Common Sensory Endophenotypes Spanning Sensory Processing Disorder and the Autism Spectrum

Thursday, May 12, 2016: 1:45 PM
Room 307 (Baltimore Convention Center)
J. J. Foxe1,2 and S. Molholm3, (1)Albert Einstein College of Medicine, Bronx, NY, (2)Department of Neurobiology and Anatomy, University of Rochester Medical Center, Rochester, NY, (3)Neuroscience and Pediatrics, Albert Einstein College of Medicine, Bronx, NY

Sensory-processing anomalies constitute a hallmark symptom domain of the ASDs, but similar sensory symptoms are often observed in other neurodevelopmental disorders (e.g. Obsessive Compulsive Disorder, Attention Deficit Hyperactivity Disorder), suggesting some shared genetic liability and the possibility of common endophenotypes. There is also emerging recognition amongst clinicians and researchers that there exists a substantial cohort of children who do not meet diagnostic criteria for a categorical neurodevelopmental disorder, but nonetheless manifest clinical levels of hypo- or hyper-sensitivity to sensory inputs. These otherwise typical children with sensory processing disorder (SPD) are of specific interest to the research community in that the restriction of their pathology to the sensory processing domain allows for study of a relatively “purified” phenotype.


To assess both basic unisensory and multisensory processing in SPD with the use of psychophysics and high-density electrophysiological recordings of brain activity, and compare with unisensory and multisensory processing in neurotypical controls and individuals with ASD.

Methods: N/A


Study 1: Somatosensory evoked potentials (SEPs) to trains of stimuli delivered at varying presentation rates (ISIs ranging from 150ms to 1050ms) were examined to determine whether differences in the initial registration and processing of tactile inputs might account, in part, for aberrant reactions to the sensory environment. Thirteen children with SPD (5.3 - 15.2 years) and 13 matched neurotypicals produced SEPs that were similar in their temporal and spatial properties.  Clear between-group differences in SEP amplitude as a function of stimulation rate were observed, and these were most apparent in later phases of sensory processing (130-195ms).  Response slopes as a function of ISI suggested a steeper slope for the SPD group, due to greater increase in response amplitude as ISI increased.  These findings suggest a potential neural mechanism for the increased reactivity to tactile inputs observed in SPD.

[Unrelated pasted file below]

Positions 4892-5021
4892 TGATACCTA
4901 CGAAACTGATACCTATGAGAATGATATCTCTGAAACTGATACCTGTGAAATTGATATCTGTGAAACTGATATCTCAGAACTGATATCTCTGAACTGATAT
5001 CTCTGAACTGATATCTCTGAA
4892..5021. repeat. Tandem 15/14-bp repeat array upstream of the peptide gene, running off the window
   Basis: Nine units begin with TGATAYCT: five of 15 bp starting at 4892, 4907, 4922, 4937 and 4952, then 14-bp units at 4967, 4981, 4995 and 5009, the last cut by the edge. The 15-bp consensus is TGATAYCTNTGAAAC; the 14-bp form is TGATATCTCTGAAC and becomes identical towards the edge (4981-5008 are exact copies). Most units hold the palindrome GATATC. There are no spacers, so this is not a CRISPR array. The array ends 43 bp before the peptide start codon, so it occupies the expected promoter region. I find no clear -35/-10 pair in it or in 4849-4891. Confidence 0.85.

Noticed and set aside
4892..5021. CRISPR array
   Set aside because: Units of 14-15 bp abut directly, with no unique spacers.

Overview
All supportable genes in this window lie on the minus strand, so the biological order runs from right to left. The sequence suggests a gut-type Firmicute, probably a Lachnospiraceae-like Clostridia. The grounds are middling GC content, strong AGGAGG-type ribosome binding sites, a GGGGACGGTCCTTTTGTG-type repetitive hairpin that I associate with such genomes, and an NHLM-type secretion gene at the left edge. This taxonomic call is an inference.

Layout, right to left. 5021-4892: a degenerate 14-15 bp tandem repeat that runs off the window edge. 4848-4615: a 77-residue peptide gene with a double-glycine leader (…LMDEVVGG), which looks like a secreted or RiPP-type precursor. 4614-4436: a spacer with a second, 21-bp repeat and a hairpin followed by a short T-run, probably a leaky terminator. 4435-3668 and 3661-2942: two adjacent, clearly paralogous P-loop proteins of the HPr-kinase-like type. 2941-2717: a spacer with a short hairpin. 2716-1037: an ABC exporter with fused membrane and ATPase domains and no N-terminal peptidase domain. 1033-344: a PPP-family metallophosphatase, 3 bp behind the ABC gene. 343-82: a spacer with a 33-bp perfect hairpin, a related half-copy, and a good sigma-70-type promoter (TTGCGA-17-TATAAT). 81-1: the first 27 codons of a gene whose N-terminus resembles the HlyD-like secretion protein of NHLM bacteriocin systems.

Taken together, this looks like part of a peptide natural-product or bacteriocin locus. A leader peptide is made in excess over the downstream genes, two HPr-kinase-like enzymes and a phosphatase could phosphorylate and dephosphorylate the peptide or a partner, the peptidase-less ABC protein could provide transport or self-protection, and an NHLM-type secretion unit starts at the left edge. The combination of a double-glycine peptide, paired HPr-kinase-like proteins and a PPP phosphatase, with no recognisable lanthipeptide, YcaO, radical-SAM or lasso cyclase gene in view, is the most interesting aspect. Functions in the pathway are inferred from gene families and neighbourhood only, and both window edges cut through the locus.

Study 2: High-density ERPs interrogated multisensory integration (MSI) in three groups of fourteen age- and IQ-matched children: those with ASD, those with SPD, and neurotypical individuals. Participants responded as quickly as possible to unisensory-visual, unisensory-auditory or bisensory-audiovisual stimuli. Probing the behavioral data for evidence of MSI (i.e., race model violation) indicated clear separation between the two clinical groups and the TD children, and analysis of the electrophysiological data subtly distinguished children in the ASD group from their peers in the TD and SPD groups.

Study 3: It is now well-established that children with an ASD show severe deficits in their ability to integrate seen and heard speech. Children with SPD do not show the social communication deficits that are part of the diagnostic criteria for an ASD.  Here we asked whether they would also show deficits in multisensory speech integration under noisy environmental conditions. Monosyllabic words were presented in different levels of noise, which were sometimes accompanied  by videos of the person articulating the word.   Comparing performance measures of 12 SPD children to 12 matched neurotypical controls, we find a clear deficit in multisensory speech integration.


Collectively, these studies point to clear anomalies in sensory processing across three modalities in SPD children.